you perfectly expressed everything that’s been lurking in my consciousness the past 15 years (yes, it’s been that long for me) of warding off the flashes et al. You also inspired me to wean myself off the estro-crack. I have a fading memory of your beautiful mom from our carpool days; for some reason i remember the soft colors in your bedroom and some ballerina doll or toy of yours that i admired…Now I can admire your shining talent as a writer. –love, from Molly Carpenter
Tracy CharlesFebruary 16, 2011 at 10:23 am
Now I know why, at the age of 48, the phrase “Shed tears, not blood” flashed like magic in front of my eyes. I have held on to that for ten years, for which my family is grateful. You really nail this whole thing. Thanks!
Robin DavisFebruary 18, 2011 at 8:57 am
Kate- your frank and honest words flowed from the computer screen and tickled my soul! Post-menaopause is still another phase- easier I think. No more hot flashes or monthly blood flow. My only “concern” is finding the increased facial hairs despite my reduced vision before they are too long. Chow,Robin
Bonnie Keyser LivickMarch 11, 2011 at 10:27 am
Thanks so much for your perfect description of both dignity and the menopausal experience! Being the practical person,I would only add-Ladies not only grab the KY,but the ESTROGEN CREAM too if you want to be the vibrant,sexually active woman.
Gloria HarrisonApril 24, 2011 at 8:46 pm
I don’t check in here nearly enough, but when I do, I always find something delightful. This is hilarious – with heart.
For those of us 30 something women who didn’t have much in the way of role models growing up and who loathe the mainstream version of beauty, it’s important to find voices like yours that bother to use words like dignity. And who find the humor in looking like an ape if you hold your body just right. I can’t choose to age. I can, however, choose to do it with grace and dignity.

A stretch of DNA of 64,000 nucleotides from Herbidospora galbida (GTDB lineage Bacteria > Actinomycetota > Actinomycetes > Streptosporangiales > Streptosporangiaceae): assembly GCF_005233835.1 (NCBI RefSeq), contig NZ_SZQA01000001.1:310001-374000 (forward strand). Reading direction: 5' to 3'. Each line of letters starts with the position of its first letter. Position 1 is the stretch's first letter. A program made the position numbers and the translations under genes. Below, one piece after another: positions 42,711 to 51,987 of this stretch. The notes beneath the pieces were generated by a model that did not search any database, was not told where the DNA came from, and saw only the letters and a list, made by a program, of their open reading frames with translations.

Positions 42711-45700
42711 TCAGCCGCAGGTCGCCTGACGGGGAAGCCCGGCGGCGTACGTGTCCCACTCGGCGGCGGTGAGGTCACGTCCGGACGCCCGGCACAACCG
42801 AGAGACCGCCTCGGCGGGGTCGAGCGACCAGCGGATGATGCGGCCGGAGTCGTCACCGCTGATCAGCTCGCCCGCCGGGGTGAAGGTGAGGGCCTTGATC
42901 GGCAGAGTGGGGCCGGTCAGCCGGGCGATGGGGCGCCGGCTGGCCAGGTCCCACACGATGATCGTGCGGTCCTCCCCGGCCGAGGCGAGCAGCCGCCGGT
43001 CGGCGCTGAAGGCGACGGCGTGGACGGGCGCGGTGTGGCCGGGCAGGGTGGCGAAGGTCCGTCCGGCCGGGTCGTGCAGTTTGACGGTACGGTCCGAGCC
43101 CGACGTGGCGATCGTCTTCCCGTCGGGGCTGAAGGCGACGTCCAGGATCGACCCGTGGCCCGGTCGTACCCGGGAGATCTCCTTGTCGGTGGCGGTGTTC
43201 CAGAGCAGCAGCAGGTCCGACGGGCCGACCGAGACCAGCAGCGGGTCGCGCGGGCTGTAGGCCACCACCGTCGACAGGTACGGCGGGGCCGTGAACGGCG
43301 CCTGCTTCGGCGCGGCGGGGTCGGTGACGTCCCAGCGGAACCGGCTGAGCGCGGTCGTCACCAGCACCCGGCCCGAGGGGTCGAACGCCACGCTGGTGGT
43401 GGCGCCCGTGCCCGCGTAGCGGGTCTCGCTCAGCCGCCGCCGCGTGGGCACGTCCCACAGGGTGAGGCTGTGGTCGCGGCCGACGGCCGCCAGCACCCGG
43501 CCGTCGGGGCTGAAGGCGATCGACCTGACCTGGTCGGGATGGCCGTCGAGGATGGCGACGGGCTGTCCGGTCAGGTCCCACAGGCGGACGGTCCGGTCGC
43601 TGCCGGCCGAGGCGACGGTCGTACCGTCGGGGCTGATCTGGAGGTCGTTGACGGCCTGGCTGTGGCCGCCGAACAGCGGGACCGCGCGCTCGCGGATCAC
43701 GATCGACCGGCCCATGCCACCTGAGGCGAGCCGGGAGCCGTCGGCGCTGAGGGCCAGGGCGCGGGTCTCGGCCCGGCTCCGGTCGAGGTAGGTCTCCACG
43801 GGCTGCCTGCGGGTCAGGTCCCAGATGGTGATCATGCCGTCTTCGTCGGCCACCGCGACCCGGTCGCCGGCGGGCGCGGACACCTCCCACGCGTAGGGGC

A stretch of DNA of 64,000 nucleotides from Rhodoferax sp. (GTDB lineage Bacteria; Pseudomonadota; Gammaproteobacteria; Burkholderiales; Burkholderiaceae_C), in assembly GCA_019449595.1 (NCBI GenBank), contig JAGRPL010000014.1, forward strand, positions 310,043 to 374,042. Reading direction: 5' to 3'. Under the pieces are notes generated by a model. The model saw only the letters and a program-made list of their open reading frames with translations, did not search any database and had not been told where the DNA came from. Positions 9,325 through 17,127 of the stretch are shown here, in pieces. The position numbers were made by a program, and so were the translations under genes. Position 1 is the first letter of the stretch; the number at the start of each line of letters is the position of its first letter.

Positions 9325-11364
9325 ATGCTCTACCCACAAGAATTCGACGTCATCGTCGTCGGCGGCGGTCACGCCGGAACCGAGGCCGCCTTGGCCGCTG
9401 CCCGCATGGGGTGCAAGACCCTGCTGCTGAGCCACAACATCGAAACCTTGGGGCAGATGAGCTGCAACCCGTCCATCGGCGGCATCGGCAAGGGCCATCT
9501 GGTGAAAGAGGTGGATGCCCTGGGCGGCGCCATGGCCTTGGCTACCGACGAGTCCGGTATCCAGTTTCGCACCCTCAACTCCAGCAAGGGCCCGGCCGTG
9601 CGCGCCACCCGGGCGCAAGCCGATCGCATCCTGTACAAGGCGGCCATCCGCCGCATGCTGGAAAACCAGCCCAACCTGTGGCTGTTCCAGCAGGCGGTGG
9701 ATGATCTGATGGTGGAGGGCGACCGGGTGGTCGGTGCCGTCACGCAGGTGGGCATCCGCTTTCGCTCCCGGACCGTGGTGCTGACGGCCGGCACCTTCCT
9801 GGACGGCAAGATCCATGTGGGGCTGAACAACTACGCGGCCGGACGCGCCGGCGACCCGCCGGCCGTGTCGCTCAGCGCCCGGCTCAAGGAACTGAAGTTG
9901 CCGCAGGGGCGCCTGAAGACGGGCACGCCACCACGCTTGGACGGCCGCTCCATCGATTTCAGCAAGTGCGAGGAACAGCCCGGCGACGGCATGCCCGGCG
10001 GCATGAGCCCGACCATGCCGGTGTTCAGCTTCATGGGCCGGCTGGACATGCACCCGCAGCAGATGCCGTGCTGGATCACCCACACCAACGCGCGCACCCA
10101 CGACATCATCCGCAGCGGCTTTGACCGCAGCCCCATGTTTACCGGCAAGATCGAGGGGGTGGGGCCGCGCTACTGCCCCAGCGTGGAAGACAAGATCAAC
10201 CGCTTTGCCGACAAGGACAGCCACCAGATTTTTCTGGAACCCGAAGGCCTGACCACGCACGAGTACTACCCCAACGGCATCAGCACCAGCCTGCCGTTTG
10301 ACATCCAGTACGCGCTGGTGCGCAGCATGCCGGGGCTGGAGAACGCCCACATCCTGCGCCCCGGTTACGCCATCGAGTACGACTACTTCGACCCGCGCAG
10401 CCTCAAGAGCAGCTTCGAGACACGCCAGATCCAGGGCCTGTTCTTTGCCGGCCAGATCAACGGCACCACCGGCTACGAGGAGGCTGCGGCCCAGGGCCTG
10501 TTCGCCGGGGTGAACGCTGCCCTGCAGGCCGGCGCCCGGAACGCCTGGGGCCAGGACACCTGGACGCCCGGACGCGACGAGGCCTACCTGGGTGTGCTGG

Thanks for sharing this.
Lori StewartMay 17, 2011 at 10:49 am
I’m going through this right now at almost 46. I can’t wait for it to be over. I’m passing on the hormone therapy, though. Keeping the house at 65 (the family can put on a sweater), and standing in front of the fridge when necessary.
ShelbyOctober 8, 2011 at 10:45 am
I loved this piece. Dignity means a lot. I think that my junior high students forced dignity on me. Junior high students are the most blatently honest creatures on earth. They will really keep you grounded. I was teaching through the whole hot flash, irriatable and frumpy phase. The students taught me to laugh at myself. They showed me in the situation. I am glad the hot flashes are over. Post menapause is much better. And yes, I feel sympathy for my friends, the ones with the crepey, creepy cleavage, who went for the plastic surgery in their late 40s, or early 50s. Most of them resemble actors in a bad zombie movie, but I would never tell them. It is a big, amazing world and we all have to do what we can to live this crazy life. Hell, I still dye my hair. It is all relative.
priya rathoreApril 13, 2012 at 7:12 pm
this was a nice story. i also like to become invisible.